# Electric circuits in TeX, LaTeX, and Friends

What are some ways to draw electric circuits in TeX systems?

I'm making this community wiki since I haven't found a question related to this.

I was thinking along the lines of circuitikz. What do you think of that? Other examples are more than welcome, of course.

• I'd be interested to see examples comparing the different approaches, as well. Commented Sep 29, 2010 at 4:55
• Well after a look into the manuals, Circuitikz is the most complete package in term of components.
– s__C
Commented Feb 1, 2013 at 7:54

From version 2.10 on, TikZ has a `circuits` library. It seems to be based on CircuiTikz.

• For those interested, this is an example that uses TikZ `circuits.ee.IEC` library. Commented Oct 13, 2018 at 21:18
• You can also find more information at the PGF manual here (warning: the full manual has more than 1100 pages). Commented Oct 13, 2018 at 21:26

I would recommend circuit macros (https://ece.uwaterloo.ca/~aplevich/Circuit_macros/).

It is not a LaTeX plugin as circuitikz. The circuit drawing makes use of m4 (macro language) and dpic (PIC drawing language) to reach a LaTeX drawing file (e.g. tikz pgf commands actually).

The extra steps gives a lot of power and flexibility. And indeed the circuit symbols in Dwight Aplevich's M4 circuit macros look more pleasing. (https://ece.uwaterloo.ca/~aplevich/Circuit_macros/html/examples.html)

• The biggest disadvantage is the multi-step processing. Besides than that it looks interesting and I'll have a look at it.
– s__C
Commented Jan 31, 2013 at 21:46
• The symbols look cool and the diagrams are beautiful, but the syntax is unintuitive. To place an element, you have to write something like `{R18: resistor(up_ elen_*1.2); llabel(,R_{18}) }` where 1.2 is the vertical shift from the current point (I think). Commented Feb 4, 2013 at 8:40
• Access here and look for Examples and Advanced Examples for a big feature of circuit_macros. There are some souces and some tips. Commented Dec 29, 2014 at 1:40

For users of Asymptote, there seems to be a new package for doing this, discussed here.

• Thanks Will. I've been using Asymptote for a year now and really love it. Although I almost never use it inside of LateX. I generate the image in its own file and import it. Up to now I've been drawing my own circuit elements with it.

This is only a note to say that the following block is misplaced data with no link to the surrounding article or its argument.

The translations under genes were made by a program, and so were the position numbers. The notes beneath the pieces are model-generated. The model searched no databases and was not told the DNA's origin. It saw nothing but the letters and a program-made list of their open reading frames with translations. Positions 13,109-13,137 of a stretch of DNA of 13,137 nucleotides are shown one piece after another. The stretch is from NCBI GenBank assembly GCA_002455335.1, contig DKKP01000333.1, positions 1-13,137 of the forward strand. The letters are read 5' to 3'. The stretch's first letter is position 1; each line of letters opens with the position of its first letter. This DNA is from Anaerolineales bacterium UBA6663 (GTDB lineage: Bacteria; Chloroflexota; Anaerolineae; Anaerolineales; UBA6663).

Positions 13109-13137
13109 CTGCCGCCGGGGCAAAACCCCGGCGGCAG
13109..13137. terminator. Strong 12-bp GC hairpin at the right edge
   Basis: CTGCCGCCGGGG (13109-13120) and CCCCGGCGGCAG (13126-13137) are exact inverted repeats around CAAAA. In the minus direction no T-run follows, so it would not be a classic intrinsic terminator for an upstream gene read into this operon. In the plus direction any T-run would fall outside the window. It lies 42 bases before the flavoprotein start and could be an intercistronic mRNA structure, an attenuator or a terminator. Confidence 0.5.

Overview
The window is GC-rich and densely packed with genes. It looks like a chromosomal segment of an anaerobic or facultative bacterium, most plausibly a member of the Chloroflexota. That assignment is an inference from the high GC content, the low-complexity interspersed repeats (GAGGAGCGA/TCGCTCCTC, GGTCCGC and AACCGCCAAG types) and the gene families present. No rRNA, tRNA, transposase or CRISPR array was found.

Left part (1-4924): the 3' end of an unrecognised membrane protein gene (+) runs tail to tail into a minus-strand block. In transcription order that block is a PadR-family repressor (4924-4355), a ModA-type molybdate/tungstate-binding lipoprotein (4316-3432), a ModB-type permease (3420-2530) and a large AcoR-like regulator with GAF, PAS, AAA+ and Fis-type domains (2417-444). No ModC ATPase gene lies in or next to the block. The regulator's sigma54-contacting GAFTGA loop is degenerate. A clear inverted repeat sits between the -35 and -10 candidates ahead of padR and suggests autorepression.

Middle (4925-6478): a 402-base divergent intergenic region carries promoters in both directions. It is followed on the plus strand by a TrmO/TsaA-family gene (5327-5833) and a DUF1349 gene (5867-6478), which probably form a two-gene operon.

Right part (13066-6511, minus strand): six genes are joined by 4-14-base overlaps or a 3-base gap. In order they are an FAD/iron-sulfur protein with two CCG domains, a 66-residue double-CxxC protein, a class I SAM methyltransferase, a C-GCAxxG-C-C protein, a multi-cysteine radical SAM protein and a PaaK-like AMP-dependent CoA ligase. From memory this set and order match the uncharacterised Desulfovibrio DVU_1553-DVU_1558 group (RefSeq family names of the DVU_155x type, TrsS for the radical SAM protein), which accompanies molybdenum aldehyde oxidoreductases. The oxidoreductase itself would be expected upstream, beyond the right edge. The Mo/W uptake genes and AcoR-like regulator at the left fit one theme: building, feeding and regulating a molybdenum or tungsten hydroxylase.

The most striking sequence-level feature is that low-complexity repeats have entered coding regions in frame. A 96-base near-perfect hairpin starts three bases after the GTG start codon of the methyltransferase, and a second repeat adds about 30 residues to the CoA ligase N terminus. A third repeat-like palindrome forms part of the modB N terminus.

– bev
Commented Nov 26, 2010 at 9:57

Have a look at cirkuit. This kde editor for tikZ circuit macros provides live preview, snippets and more.

Since somebody has to do it, it might as well be me. How about TikZ or here?

• Considering that the examples do a `\usepackage{...}`, are these documented in `texdoc pgfmanual`?
– Kit
Commented Oct 4, 2010 at 6:58
• @Kit: I'm not sure. Take a look in the documentation.
– TH.
Commented Oct 4, 2010 at 7:53

I have seen two Metapost-based circuit drawing environments:

1. Tomasz Cholewo's mpcirc, which is a suite of four minimally documented Metapost libraries to support writing Metapost to layout circuits. The examples are impressively compact, but I don't understand the code;
2. Gustavo Argañaraz' makecirc, which is a pair of Metapost libraries, to handle circuit layout and creating Latex labels. The code is much more what one would expect, and there is a user guide.

Makecirc is somewhat tied to Latex, because its label creation library uses latex-specific code to create parametric label ranges. Mpcirc should work with Context.

You may also want to have a look the pst-circ package from the pstricks family.

My guess would be to actually use a normal cad program, and then export into a format that could be used by LaTeX (and friends). Preferable a format like svg (scalable vector graphics) so that you could zoom in the resulting pdf.

I checked over at chiphacker for cad programs:

And maybe kicad can be useful since that seem to have svn export, but I have not tried it my self.

• The usual reasons for wanting to do figures from a tex-aware programme apply. 1) You want the fonts and line-weights of the labels to match with the body text; 2) You want to be able to use tex mathmode facilities for the labelling; 3) You want to be able to use macros for the labels so you can redefine your notation for the whole document with a single change to a `\newcommand`. A normal CAD programme + export to eps + psfrag may work, but is generally more work than you would like, due to fine-tuning positioning of labels. Commented Sep 29, 2010 at 15:24